Criminals go free after judicial bungling
Special procedures should be followed to ensure that all the rules are observed during an investigation.
The Belgian judicial authorities are set to have to let around a dozen convicted criminals go free after a spate of procedural mistakes. The suspects had all been detained following an investigation that employed special detection methods including telephone tapping and the shadowing of suspects.
When suspects are detained as part of an investigation that makes use of special detection methods, a secret dossier is opened.
Special procedures also need to be followed to ensure that all the rules were observed during the investigation.
As a result of various interpretations of the law, different procedures were used in Ghent (East Flanders) than elsewhere in the country.
Belgium's Supreme Court, the Court of Cassation, earlier ruled that the rights of the defence had been violated in Ghent and as a result the legal procedure was not valid in law.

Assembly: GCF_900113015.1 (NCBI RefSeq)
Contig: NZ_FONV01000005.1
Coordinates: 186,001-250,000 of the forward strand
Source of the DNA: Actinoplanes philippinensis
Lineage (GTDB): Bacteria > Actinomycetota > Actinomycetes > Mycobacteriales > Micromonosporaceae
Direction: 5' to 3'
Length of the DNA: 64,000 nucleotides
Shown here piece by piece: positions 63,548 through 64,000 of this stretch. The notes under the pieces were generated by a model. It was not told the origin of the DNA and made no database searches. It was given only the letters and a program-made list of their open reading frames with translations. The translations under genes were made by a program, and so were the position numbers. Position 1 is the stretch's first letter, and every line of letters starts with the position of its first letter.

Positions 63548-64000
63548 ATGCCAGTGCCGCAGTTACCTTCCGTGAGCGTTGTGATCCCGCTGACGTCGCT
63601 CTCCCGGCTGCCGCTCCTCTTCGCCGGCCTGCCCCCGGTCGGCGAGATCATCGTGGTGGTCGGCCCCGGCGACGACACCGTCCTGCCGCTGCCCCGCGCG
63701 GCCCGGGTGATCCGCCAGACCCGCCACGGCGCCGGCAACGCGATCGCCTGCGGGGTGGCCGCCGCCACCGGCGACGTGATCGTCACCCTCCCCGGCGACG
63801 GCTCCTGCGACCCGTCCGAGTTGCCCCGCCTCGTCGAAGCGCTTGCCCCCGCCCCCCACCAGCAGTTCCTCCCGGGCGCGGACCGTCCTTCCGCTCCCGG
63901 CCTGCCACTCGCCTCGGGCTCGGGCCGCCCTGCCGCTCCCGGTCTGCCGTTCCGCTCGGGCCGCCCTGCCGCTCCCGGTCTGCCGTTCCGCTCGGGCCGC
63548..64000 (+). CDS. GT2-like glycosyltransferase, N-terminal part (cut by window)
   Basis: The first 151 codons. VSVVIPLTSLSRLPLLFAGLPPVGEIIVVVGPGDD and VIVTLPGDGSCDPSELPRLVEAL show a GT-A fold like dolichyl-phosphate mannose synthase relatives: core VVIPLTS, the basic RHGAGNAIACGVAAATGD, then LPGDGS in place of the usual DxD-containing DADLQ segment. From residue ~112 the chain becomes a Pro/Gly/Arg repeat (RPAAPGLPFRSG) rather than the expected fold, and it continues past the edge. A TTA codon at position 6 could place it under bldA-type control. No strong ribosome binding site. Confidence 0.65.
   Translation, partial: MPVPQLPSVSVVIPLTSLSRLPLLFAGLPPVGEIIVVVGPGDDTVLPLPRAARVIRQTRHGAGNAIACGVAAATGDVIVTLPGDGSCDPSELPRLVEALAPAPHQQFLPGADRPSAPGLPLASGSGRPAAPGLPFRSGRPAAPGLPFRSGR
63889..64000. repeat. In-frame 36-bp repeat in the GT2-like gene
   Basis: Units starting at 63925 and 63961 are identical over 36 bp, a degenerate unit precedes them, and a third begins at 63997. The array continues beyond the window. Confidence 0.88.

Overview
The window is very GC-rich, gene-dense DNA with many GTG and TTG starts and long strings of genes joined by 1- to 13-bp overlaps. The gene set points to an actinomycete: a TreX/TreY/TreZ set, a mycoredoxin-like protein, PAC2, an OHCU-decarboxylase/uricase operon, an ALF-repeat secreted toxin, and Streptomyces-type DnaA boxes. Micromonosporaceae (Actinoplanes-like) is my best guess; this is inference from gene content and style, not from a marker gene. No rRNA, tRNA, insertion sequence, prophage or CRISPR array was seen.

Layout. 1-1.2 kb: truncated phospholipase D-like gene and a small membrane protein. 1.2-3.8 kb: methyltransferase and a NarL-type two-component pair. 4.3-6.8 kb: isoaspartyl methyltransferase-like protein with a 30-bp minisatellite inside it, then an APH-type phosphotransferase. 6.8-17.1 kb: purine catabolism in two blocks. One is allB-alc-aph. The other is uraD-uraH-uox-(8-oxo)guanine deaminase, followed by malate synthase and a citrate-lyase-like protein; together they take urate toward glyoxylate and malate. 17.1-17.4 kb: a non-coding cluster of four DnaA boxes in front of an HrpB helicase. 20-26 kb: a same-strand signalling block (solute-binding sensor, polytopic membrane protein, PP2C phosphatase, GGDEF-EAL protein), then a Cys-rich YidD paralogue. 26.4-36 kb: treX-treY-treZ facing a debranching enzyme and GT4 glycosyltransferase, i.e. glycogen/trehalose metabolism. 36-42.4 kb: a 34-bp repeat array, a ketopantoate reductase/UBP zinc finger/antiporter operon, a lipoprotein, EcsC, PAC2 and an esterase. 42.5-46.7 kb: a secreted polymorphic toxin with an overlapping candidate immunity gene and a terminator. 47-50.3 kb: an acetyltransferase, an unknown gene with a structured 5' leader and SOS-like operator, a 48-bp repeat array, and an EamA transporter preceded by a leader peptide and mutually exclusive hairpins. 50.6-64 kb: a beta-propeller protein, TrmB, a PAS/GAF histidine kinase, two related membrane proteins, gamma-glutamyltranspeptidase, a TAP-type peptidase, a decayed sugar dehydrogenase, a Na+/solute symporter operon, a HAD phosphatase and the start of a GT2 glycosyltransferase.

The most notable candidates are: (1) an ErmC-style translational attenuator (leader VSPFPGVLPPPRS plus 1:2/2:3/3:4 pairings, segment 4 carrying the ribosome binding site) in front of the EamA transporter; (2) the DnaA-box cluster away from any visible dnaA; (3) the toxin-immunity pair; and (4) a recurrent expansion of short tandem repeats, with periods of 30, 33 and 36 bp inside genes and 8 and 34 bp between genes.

Several defendants who had been convicted in Ghent then took their case to the appeal court.
Appeal court judges have now ruled that defendants in two cases will go free.
The public prosecutor's office can still appeal to the Supreme Court against these rulings.
"May bring forward new legislation"
The new Belgian Justice Minister Stefaan Declerck (Flemish Christian democrat) has acknowledged that ten convicted criminals will have to be freed because the Supreme Court has ruled that procedural errors occurred.
Declerck is eager to see an end to the confusion that allowed this to happen and may bring forward new legislation.
The gangsters' victims are disappointed that these criminals have been freed. Lawyer Paul Quirynen told VRT's Philip Heymans "This has got nothing to do with justice or social responsibility. It's just procedure."